USMCA on Backburner Now?

Senator Warns Democrats Not to Stall USMCA Over Impeachment Inquiry

Jerry Hagstrom
By  Jerry Hagstrom , DTN Political Correspondent
The House impeachment inquiry into President Donald Trump risks stalling some key pieces of legislation, including the USMCA trade agreement. (DTN file photo)

WASHINGTON (DTN) -- After months of campaigning for the U.S.-Mexico-Canada Agreement (USMCA), the impeachment inquiry into President Donald Trump could derail the trade deal.

The White House and Senate Finance Committee Chairman Chuck Grassley, R-Iowa, signaled Tuesday that the House Democrats' impeachment inquiry might mean that Congress will not take up approval of USMCA.

Grassley said, "If Democrats use impeachment proceedings as a basis to not act on policy that will directly benefit Americans like the USMCA or lowering prescription drug prices, that would prove they're more interested in politics and opposing the president at all costs than serving the American people."

Stephanie Grisham, the White House press secretary, issued a statement that, "In a far departure from all of the work and results of this president, House Democrats have destroyed any chances of legislative progress for the people of this country by continuing to focus all their energy on partisan political attacks."

"Their attacks on the president and his agenda are not only partisan and pathetic, they are in dereliction of their constitutional duty," Grisham said.

Just over the past two weeks, farm groups and former secretaries of Agriculture had held events in Washington encouraging House Speaker Nancy Pelosi, D-Calif., to bring the new trade deal to the floor. Agricultural groups see USMCA boosting exports to Canada and stabilizing trade with Mexico, two of the top markets for agricultural exports.

The vast majority of Democrats on the House Agriculture agree with Pelosi's decision to begin a formal impeachment inquiry against the president, but House Agriculture Committee Chairman Collin Peterson, D-Minn., said that he fears the impeachment inquiry will be "a failed process."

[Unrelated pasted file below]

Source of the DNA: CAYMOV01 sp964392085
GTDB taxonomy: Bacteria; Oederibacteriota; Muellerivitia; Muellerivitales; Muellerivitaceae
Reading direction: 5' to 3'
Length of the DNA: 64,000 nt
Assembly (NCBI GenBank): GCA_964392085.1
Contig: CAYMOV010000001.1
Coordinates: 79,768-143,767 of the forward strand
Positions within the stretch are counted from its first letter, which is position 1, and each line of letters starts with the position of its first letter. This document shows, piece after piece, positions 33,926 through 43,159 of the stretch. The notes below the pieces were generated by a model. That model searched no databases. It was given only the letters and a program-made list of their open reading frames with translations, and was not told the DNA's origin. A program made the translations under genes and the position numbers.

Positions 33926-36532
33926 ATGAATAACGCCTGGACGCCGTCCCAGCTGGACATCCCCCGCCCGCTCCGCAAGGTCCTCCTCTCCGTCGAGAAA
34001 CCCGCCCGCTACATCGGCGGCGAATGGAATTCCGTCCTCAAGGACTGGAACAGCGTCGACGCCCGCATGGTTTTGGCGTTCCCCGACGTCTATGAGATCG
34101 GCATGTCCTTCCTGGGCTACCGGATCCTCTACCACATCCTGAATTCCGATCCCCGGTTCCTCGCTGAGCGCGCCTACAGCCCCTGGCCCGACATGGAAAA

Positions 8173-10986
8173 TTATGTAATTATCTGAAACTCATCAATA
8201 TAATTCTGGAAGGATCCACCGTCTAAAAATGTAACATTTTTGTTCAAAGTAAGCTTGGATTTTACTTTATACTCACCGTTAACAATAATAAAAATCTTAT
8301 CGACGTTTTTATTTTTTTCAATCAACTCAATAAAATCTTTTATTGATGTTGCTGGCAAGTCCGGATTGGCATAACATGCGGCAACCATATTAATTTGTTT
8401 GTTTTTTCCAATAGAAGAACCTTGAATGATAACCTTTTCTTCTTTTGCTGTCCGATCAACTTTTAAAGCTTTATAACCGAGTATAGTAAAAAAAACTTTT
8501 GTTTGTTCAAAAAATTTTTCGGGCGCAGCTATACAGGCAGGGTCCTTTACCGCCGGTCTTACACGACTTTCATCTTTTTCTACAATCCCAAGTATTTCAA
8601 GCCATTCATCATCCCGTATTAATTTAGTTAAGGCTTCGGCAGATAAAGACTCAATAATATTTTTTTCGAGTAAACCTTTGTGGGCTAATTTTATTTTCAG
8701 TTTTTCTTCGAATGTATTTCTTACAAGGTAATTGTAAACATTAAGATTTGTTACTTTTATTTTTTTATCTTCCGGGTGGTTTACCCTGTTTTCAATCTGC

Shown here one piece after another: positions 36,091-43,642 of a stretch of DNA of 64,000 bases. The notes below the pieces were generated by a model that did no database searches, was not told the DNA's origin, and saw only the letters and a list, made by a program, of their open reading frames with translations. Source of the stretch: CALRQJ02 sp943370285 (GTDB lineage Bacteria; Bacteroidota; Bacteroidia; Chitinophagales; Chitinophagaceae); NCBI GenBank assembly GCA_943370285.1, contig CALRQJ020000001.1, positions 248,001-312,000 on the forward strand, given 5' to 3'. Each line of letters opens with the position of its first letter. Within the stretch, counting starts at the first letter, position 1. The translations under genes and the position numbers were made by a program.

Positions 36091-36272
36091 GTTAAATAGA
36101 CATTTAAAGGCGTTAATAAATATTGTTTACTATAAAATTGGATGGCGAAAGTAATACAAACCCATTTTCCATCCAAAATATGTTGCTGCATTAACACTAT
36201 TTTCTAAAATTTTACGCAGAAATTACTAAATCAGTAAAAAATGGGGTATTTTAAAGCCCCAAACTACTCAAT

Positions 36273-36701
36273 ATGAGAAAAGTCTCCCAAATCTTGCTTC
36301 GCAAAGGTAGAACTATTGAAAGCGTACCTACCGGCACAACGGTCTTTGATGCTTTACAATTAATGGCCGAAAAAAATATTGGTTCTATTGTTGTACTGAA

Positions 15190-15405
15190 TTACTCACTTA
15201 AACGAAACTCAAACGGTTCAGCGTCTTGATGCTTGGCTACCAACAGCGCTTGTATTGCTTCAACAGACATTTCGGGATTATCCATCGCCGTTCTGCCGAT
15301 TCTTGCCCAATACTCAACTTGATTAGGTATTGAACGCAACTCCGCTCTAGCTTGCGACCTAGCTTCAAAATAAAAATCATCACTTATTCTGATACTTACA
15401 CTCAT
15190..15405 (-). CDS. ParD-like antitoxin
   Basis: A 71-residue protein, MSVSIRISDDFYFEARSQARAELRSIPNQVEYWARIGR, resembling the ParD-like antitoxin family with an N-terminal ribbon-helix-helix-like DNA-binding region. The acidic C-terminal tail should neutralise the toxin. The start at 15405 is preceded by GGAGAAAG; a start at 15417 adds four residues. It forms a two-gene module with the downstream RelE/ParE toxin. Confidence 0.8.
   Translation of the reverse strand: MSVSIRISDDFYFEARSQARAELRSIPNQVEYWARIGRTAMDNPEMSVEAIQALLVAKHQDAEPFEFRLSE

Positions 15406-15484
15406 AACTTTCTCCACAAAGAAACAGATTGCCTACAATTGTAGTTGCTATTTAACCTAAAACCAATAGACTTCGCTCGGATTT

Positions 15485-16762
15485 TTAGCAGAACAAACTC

In a statement from his personal office, Peterson said, "I believe it will be a failed process that will end up even further dividing our country and weakening our ability to act together on issues like passing USMCA [proposed U.S.-Mexico-Canada Agreement on trade], containing foreign threats and growing our economy."

Rep. Abigail Spanberger, D-Va., a freshman who chairs the House Agriculture Conservation and Forestry Subcommittee, was among the seven freshmen from moderate swing districts who led Pelosi announce the impeachment inquiry.

Spanberger, a former Central Intelligence Agency officer, and six other House freshmen wrote an opinion column published in The Washington Post charging that if Trump used his position to pressure the government of Ukraine to investigate former Vice President Joe Biden, these actions "represent an impeachable offense."

The Cook Political Report has declared Peterson's re-election race to be a toss-up. David Wasserman, the Cook Report House editor, said the organization also ranks Spanberger's re-election race as a toss-up.

The New York Times reports 205 members of the House of Representatives support the inquiry, all but one are Democrats. The list of those supporting the inquiry includes a number of members of the House Agriculture Committee.

Spanberger represents suburban and rural areas west of Richmond. The House leadership's decision to make her a subcommittee chair was unusual for a freshman and viewed as a way to shore up her support.

Of the 26 Democrats on the House Agriculture Committee, at least 20 have announced their support for the impeachment inquiry.

Jerry Hagstrom can be reached at jhagstrom@njdc.com

Follow him on Twitter @hagstromreport

(CC/BAS)

Jerry Hagstrom